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Re: Statistical Games Providers Play (RE: availability and resiliency)
From: Dave Cooper <dcooper () magi gulp org>
Date: Sun, 1 Oct 2000 17:45:07 -0700


<snip>

If you look at network backbones, almost everyone uses the same vendors,
supplying essentially the same equipment, and nearly the same network
design.  So why would different providers have different availability
numbers?  Is it just an accident of the statistical series, some providers
had their failures earlier but everyone will end up the same in Year Infinity?
Or are there real differences, besides price, between providers?

While most backbones are running similar equipment, the service contract
arrangements with vendors are probably across the board.  When talking about
edge (customer aggregation) devices and not the core, there are some
that spare every type of card in every single hub, some who declare spare
centers that are in geographic proximity to many hubs, there are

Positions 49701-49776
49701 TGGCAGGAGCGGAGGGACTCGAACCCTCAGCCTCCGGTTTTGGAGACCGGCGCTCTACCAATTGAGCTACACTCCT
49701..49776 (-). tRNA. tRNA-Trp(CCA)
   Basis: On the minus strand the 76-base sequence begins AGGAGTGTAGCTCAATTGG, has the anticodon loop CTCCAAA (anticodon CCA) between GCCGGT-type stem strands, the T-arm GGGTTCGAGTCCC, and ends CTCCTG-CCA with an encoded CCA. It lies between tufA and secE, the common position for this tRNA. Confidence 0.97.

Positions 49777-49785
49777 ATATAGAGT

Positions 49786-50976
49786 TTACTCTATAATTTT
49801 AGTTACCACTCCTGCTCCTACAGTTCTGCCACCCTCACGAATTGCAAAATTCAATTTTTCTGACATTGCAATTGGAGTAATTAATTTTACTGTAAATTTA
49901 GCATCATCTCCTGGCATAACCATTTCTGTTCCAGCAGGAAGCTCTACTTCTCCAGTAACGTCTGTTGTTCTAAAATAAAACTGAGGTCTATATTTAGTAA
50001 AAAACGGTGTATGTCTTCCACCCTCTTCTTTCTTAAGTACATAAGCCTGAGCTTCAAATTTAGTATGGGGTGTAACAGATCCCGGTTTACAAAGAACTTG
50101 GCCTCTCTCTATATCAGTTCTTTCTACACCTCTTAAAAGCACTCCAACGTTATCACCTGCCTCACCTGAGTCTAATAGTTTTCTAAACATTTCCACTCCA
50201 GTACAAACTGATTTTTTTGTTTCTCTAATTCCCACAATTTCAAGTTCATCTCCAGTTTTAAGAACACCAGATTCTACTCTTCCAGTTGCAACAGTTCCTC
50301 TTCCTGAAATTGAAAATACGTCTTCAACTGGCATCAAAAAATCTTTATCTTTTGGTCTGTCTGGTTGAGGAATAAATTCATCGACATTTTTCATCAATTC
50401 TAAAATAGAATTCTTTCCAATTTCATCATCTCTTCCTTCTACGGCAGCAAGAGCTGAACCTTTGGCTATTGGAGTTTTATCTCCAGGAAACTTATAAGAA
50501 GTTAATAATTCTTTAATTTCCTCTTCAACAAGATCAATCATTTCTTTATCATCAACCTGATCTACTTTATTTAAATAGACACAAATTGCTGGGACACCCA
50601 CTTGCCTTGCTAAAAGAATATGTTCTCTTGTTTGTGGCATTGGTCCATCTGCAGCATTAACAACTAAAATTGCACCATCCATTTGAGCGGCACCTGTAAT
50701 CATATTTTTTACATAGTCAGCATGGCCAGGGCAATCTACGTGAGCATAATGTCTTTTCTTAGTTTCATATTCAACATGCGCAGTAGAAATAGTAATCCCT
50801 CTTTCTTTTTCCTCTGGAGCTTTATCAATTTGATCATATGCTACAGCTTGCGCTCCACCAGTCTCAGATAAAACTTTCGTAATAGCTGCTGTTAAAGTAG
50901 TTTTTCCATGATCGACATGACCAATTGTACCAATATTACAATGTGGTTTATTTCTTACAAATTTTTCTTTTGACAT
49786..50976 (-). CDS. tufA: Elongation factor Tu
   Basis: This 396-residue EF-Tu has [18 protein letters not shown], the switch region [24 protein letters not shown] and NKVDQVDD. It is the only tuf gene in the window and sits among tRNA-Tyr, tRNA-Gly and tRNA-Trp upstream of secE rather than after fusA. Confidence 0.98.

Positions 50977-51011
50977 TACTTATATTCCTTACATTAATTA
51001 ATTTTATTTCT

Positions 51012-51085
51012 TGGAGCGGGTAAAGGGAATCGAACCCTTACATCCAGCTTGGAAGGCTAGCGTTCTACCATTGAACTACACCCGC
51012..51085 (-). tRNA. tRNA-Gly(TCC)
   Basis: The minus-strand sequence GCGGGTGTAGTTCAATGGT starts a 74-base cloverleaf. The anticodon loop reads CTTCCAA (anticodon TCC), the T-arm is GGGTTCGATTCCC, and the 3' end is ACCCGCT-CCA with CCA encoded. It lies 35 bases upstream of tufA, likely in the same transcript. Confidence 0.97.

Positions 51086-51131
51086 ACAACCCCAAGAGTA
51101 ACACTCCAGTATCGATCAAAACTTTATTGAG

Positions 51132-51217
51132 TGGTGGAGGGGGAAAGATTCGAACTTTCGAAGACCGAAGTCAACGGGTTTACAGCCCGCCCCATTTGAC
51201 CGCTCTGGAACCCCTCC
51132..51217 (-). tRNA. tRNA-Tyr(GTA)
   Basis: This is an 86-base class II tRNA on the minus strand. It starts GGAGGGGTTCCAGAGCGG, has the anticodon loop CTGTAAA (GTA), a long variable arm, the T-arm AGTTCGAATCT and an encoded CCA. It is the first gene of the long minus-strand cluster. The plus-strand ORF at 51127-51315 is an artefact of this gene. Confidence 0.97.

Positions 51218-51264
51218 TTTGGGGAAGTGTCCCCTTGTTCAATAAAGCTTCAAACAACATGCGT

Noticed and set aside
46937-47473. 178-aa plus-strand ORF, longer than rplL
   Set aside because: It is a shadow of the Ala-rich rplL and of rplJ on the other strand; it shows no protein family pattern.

some who pay Vendor X some $$ to have X hour response to RMAs and 
there are others who rely on boilerplate RMA procedures.  It is 
surprising how much these factors play in restoral times on edge 
devices and affect MTTR.  On top of that.. a little brains in the NOC 
along with decent documentation on spares and resources is another factor
which can affect that MTTR.  The core and backbone should always
have redundancy built in (both network and hardware) and should continue
to provide some level of service should a failure occur -- no matter what
the ultimate design is.  But like Vijay said, designing the netowrk and 
reducing the number of dependencies (whether protocol, hardware or backbone)
will also decrease MTTR.

-dave







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